The military claimed Bajaur was Taliban-free after a brutal six-month-long operation that resulted in the destruction of several towns. But the Taliban have continued attacks and the military has been forced to re-launch operations in an attempt to secure the agency.
Lashkars forming in Lakki Marwat and Kohistan
As the Taliban take out opposing tribal leaders in South Waziristan and Bajaur,
tribal lashkars, or militias, are forming in the districts of Lakki Marwat and Kohistan in the Northwest Frontier Province.
In the Shah Hasankhel region in Lakki Marwat, which borders South Waziristan, tribal leaders said they were raising more than 400 fighters to join a local lashkar. The tribal leaders decided to form the lashkar to keep out the Taliban after their homes were looted during a military operation against the Taliban. Tribal leaders blamed the police for looting their homes.
In Kohistan, tribal leaders threatened to block the roads to an area where the Taliban attacked a military convoy a week ago. One soldier was killed during the Taliban ambush along the vital Karakoram Highway. The tribal leaders threatened to raise a lashkar to block the roads if the local tribes refused to turn over the Taliban fighters responsible for the attack.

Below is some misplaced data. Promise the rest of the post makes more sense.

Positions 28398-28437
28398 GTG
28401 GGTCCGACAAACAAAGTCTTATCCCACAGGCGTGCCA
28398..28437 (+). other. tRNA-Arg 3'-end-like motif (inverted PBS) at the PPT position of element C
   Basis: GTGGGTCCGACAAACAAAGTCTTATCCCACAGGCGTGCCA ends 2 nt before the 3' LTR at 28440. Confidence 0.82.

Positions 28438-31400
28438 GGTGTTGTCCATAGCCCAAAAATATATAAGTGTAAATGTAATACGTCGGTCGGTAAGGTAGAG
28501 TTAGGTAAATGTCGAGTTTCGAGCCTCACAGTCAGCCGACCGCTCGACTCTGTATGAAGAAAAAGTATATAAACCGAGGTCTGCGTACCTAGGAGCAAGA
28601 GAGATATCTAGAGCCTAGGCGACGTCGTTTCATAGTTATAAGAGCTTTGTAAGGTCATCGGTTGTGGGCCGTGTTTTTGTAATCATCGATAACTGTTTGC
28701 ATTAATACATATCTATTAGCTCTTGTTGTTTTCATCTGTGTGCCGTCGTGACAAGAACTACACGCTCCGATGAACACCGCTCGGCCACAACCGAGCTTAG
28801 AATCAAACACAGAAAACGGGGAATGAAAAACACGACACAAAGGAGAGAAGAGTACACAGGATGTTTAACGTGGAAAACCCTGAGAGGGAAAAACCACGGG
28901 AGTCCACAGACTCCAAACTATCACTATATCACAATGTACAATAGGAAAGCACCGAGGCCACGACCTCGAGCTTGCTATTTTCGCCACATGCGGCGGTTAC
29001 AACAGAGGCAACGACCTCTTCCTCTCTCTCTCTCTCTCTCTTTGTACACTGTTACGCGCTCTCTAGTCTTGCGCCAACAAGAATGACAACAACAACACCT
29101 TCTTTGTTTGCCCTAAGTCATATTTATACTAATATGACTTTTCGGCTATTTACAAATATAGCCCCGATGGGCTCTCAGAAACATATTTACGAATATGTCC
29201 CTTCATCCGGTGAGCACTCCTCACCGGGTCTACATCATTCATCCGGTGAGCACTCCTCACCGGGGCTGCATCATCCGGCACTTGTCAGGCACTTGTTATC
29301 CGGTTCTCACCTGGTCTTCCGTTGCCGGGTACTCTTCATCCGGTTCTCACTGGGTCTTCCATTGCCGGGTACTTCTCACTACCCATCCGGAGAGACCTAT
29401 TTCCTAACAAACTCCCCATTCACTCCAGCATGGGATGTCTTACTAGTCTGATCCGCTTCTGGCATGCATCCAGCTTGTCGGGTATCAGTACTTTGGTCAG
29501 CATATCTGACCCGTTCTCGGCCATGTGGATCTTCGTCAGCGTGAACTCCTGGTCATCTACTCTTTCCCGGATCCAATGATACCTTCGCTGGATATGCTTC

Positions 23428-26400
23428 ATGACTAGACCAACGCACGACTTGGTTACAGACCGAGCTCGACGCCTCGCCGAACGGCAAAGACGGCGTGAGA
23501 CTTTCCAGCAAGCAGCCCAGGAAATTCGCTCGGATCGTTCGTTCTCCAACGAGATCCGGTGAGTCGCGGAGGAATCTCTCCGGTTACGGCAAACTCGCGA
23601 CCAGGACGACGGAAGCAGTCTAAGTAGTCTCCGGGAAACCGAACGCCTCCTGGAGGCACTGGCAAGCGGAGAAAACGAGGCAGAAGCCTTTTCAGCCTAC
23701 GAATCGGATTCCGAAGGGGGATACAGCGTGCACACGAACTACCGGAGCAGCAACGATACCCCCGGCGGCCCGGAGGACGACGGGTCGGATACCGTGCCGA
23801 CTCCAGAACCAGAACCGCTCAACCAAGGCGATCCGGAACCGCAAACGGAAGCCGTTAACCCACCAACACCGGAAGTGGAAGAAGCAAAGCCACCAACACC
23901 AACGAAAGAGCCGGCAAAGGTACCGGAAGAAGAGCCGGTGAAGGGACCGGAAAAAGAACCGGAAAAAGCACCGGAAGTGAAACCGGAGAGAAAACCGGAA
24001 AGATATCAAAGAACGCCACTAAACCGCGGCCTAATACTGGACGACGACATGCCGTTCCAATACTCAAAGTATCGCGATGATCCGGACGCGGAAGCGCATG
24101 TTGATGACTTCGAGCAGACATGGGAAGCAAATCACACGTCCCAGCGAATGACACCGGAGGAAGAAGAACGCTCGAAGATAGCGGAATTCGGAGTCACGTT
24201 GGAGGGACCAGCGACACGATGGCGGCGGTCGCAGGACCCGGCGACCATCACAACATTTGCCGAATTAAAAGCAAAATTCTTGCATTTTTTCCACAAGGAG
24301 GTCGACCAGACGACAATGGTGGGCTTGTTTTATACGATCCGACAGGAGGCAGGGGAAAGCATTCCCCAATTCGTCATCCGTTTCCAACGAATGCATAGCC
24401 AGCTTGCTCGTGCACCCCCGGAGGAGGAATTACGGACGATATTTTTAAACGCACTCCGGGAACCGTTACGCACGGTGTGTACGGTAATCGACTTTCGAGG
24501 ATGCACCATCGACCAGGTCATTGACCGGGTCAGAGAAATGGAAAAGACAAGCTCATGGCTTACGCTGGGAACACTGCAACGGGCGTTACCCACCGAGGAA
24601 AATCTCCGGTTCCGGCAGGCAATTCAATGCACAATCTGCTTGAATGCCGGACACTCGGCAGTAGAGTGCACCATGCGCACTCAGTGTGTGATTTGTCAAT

The Taliban have responded aggressively to efforts by tribal leaders to oppose the spread of extremism in the tribal areas. Tribal opposition has been violently attacked and defeated in Peshawar, Dir, Arakzai, Khyber, and Swat. Suicide bombers have struck at tribal meetings held at mosques, schools, hotels, and homes [see LWJ report, Anti-Taliban tribal militia leader assassinated in Pakistan's northwest, for more information on the difficulties of raising tribal lashkars in Pakistan's northwest].
The Taliban perfected this strategy in North and South Waziristan. Tribal leaders who opposed the Taliban were brutally liquidated. The Taliban would execute the leaders and dump their bodies on the roadside with notes pinned to their chests branding them as "US spies" and traitors. The bodies are often mutilated and beheaded.
The Taliban have made very public examples of local leaders who have dared to resist. Last December, the Swat Taliban executed a local tribal leader named Pir Samiullah, then returned to the village to dig up his body and hang it in the town square. The villagers were warned not to remove his body or they would face the same fate [see LWJ report, Video: Taliban execute Swat tribal leader].
Military strikes Taliban bases in Kurram and Arakzai
Pakistani military helicopters attacked Taliban bases in the tribal agencies of Kurram and Arakzai today. The military claimed 12 Taliban fighters were killed in the helicopter strikes, and several Taliban bases were destroyed.
The camps were run by Taliban commander Hakeemullah Mehsud, a cousin of and senior deputy to Baitullah. The government claimed that Hakeemullah was killed during a clash last week that allegedly also killed Waliur Rehman Mehsud, a purported rival, during a Taliban shura that was to pick Baitullah's successor. But both Hakeemullah and Waliur have since spoken to the media and denied government reports that Baitullah was killed in an Aug. 5 US Predator airstrike in South Waziristan.
Hakeemullah also promised that Baitullah would release a tape to prove he is alive, but no such tape has yet been received by the media.